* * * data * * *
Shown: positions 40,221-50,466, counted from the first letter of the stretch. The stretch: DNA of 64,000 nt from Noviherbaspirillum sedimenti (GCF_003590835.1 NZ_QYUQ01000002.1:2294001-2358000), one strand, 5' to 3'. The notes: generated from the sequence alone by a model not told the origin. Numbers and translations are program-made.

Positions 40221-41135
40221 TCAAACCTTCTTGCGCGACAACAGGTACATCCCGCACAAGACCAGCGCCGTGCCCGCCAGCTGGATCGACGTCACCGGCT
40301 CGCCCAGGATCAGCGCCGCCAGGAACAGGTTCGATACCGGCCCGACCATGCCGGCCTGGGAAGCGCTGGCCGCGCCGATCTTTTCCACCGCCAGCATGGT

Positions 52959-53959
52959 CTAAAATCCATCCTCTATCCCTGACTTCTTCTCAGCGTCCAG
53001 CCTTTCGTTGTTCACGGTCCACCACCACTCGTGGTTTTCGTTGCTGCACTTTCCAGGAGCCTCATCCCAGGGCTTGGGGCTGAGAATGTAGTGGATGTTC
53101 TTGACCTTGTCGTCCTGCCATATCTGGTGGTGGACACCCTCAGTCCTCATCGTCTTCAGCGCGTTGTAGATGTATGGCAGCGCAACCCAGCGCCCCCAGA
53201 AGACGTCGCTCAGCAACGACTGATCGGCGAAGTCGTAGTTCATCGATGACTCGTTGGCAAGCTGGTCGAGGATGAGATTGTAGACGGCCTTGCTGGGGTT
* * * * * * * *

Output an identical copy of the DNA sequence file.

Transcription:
Shown: positions 40,221-50,466, counted from the first letter of the stretch. The stretch: DNA of 64,000 nt from Noviherbaspirillum sedimenti (GCF_003590835.1 NZ_QYUQ01000002.1:2294001-2358000), one strand, 5' to 3'. The notes: generated from the sequence alone by a model not told the origin. Numbers and translations are program-made.

Positions 40221-41135
40221 TCAAACCTTCTTGCGCGACAACAGGTACATCCCGCACAAGACCAGCGCCGTGCCCGCCAGCTGGATCGACGTCACCGGCT
40301 CGCCCAGGATCAGCGCCGCCAGGAACAGGTTCGATACCGGCCCGACCATGCCGGCCTGGGAAGCGCTGGCCGCGCCGATCTTTTCCACCGCCAGCATGGT

Positions 52959-53959
52959 CTAAAATCCATCCTCTATCCCTGACTTCTTCTCAGCGTCCAG
53001 CCTTTCGTTGTTCACGGTCCACCACCACTCGTGGTTTTCGTTGCTGCACTTTCCAGGAGCCTCATCCCAGGGCTTGGGGCTGAGAATGTAGTGGATGTTC
53101 TTGACCTTGTCGTCCTGCCATATCTGGTGGTGGACACCCTCAGTCCTCATCGTCTTCAGCGCGTTGTAGATGTATGGCAGCGCAACCCAGCGCCCCCAGA
53201 AGACGTCGCTCAGCAACGACTGATCGGCGAAGTCGTAGTTCATCGATGACTCGTTGGCAAGCTGGTCGAGGATGAGATTGTAGACGGCCTTGCTGGGGTT